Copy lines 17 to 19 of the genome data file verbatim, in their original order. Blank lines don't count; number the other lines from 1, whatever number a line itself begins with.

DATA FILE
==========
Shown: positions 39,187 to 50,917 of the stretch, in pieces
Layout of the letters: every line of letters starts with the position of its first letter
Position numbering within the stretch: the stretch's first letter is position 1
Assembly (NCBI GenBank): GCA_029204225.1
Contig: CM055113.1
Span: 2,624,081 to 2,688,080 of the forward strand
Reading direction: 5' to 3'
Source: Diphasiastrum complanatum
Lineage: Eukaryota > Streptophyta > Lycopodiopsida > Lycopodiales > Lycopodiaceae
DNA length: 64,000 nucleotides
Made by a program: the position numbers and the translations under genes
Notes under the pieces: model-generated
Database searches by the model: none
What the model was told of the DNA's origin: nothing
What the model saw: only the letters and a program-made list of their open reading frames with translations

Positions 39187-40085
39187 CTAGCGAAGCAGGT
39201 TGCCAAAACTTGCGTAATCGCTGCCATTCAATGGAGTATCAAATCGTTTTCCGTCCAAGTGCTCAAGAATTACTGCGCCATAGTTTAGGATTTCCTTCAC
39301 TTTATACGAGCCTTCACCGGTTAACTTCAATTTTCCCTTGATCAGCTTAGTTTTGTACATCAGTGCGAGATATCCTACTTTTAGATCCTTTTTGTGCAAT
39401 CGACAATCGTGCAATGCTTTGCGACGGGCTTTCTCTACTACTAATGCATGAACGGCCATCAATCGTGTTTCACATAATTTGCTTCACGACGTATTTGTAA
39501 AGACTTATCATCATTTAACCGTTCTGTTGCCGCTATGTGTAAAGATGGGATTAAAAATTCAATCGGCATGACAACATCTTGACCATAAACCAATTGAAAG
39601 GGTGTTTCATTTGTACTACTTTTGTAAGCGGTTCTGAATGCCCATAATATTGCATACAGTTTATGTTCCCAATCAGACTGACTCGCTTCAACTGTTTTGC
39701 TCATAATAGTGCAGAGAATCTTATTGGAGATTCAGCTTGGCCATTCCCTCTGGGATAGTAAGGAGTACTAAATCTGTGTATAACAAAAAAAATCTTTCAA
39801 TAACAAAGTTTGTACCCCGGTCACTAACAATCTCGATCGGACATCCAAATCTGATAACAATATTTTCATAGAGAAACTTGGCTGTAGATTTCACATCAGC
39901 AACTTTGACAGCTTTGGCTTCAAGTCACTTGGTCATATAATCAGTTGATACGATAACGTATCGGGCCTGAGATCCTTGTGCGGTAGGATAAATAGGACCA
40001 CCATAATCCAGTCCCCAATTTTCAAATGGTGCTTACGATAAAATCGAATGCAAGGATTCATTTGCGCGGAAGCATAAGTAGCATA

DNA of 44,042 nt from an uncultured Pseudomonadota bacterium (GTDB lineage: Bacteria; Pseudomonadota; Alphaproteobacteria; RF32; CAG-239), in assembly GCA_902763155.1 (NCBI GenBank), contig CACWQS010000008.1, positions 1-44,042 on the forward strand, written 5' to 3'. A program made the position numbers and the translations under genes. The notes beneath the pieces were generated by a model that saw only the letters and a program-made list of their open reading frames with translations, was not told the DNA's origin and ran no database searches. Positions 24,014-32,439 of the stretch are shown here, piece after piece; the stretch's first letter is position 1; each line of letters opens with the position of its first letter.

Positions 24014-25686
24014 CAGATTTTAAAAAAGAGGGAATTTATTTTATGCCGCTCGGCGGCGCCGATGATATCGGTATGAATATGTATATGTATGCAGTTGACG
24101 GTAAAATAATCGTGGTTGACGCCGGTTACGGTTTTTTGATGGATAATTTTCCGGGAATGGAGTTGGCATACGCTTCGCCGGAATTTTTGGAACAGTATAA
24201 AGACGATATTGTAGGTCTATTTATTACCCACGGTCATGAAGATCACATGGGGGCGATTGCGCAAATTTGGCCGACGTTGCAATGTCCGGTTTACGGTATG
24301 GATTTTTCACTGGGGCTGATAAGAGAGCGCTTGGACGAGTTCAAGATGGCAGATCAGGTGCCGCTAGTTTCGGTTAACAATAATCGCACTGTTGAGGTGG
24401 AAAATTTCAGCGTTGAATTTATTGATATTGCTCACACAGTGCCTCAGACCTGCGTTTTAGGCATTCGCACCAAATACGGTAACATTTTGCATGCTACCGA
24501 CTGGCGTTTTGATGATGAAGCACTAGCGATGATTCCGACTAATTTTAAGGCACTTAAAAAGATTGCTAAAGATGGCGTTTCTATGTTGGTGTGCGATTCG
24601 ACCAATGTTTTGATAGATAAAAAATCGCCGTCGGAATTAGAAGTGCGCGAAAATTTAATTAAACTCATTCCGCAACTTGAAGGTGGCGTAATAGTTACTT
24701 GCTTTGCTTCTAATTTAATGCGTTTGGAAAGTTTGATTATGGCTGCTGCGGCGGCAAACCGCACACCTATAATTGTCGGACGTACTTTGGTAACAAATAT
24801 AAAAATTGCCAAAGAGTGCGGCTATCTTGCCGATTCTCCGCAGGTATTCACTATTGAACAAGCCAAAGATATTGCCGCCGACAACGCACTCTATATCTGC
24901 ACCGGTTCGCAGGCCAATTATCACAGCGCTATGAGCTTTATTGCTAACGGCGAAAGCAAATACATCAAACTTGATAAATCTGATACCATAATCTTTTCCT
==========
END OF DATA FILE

39187 CTAGCGAAGCAGGT
39201 TGCCAAAACTTGCGTAATCGCTGCCATTCAATGGAGTATCAAATCGTTTTCCGTCCAAGTGCTCAAGAATTACTGCGCCATAGTTTAGGATTTCCTTCAC
39301 TTTATACGAGCCTTCACCGGTTAACTTCAATTTTCCCTTGATCAGCTTAGTTTTGTACATCAGTGCGAGATATCCTACTTTTAGATCCTTTTTGTGCAAT